There are many different species of sharks, both alive today and in the fossil record. However, it’s not all good news when it comes to these creatures. Just like other animals, some species have become extinct over time, including several types of sharks that are no longer with us. Continue reading to learn more about four specific shark species that have gone extinct as well as the reasons behind their demise.
Megalodon is probably one of the best known extinct sharks, and for good reason. This shark reached lengths of over 50 feet (15 meters), making it much larger than most other species on this list. What truly made megalodon stand out was its upper jaw, which stretched 6 feet (1.8 meters) across and contained around 276 teeth at any given time. The shark was likely an active predator that evolved to exploit the huge amount of resources available in its habitat, which included the Atlantic, Pacific, and Indian Oceans. Scientists believe megalodon became extinct about 2.6 million years ago due to a lack of large prey and competition from other predators such as killer whales and great white sharks, both of which exist today.
Cladoselache is a predecessor to modern sharks that lived in the Devonian Period about 360 million years ago. Since very little was known about the creature until recently, we only have fossil evidence to rely on for information regarding its existence. However, scientists have been able to learn a great deal by studying the only existing specimen, which was found in Ohio in 1928. Cladoselache grew up to 6 feet (1.8 meters) long and had gills for breathing as well as functional lungs, making it one of the first creatures on Earth to have adapted these features. This extra set of lungs may have played a role in its predatory behavior, which included swimming up to the water’s surface and gulping air before diving down again. Cladoselache was likely an ambush predator that preyed on fish and invertebrates such as cephalopods. Unfortunately, this ancient shark went extinct around 298 million years ago due to a lack of food resources and competition from other fish species.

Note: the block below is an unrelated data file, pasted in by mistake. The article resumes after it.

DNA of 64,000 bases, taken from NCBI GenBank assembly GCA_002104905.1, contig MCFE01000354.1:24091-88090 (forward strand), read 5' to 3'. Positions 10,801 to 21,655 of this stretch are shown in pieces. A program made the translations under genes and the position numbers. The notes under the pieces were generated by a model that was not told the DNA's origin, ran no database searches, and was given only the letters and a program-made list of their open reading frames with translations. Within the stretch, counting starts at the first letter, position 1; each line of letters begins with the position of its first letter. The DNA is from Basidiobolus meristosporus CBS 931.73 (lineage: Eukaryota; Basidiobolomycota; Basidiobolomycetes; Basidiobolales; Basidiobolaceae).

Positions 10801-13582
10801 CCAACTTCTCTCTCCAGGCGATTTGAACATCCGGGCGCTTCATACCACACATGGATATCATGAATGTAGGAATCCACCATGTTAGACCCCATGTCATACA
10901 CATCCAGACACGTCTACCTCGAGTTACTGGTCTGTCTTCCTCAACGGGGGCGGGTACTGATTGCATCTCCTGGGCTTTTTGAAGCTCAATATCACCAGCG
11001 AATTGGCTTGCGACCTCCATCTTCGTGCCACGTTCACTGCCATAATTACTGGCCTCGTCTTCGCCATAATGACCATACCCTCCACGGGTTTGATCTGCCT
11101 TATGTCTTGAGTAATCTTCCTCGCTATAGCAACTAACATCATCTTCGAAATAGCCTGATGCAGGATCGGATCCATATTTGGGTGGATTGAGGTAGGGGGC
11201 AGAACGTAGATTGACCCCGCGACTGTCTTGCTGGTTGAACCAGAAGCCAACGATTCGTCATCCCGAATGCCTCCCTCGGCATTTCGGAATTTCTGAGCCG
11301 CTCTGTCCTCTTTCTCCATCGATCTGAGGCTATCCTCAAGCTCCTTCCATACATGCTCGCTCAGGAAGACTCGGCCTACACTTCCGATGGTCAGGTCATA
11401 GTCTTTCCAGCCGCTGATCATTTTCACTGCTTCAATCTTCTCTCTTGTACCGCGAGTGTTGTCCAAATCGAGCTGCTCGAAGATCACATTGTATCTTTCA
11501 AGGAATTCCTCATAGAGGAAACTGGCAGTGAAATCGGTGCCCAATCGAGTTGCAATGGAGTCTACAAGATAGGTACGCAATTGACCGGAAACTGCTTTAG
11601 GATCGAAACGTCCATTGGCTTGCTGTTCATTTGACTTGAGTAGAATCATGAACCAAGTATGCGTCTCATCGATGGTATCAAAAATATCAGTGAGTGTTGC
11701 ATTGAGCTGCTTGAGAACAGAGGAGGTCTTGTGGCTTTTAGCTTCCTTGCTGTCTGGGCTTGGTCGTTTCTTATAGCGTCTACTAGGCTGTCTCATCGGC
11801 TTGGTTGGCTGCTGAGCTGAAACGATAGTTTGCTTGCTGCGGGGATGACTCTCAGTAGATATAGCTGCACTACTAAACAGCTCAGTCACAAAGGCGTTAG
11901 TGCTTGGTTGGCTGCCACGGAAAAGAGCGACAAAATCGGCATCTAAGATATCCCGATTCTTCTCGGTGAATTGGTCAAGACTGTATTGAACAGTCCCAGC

Stethacanthus was another early shark that lived during the Devonian Period about 380 million years ago. This small shark only grew up to 2 feet (0.6 meters) long and had a unique feature in the form of a spine that protruded from its back. Scientists have long debated the function of this spine, with some proposing that it was used for defense while others believe it served a sensory function. What is known for sure is that this shark was an active predator that fed on fish and other small sea creatures. Unfortunately, this species went extinct about 360 million years ago due to a lack of food resources and the inability to adapt when competition from other sharks began to pick up. Similar in size and appearance, Stethacanthus may have been preyed upon by larger predators such as Dunkleosteus.
Xenacanthus was another early shark that lived during the Devonian Period, about 370 million years ago. This species is an ancestor of modern sharks and had a spindle-shaped body that grew up to 7 feet (2 meters) long. It also possessed saw-like teeth on its lower jaw as well as fang-like teeth on its upper jaw. Scientists believe xenacanthus used these sharp teeth to catch fish but may have had trouble swallowing them, forcing it to spit its meal back up. This creature had an elongated dorsal fin that ran the length of its body and probably served a stabilizing function during swimming. Xenacanthus went extinct around 370 million years ago due to a lack of food resources and the inability to adapt when competition from other sharks began to pick up.
While they may not be as well-known as megalodon, each of these sharks played an important role in the development of the modern shark species we know today. Each of them went extinct for different reasons, but all offer a fascinating glimpse into the ancient world of sharks. Sharks have been around for millions of years and have evolved to become one of the most successful predators on Earth. However, not all sharks have been lucky enough to survive the test of time.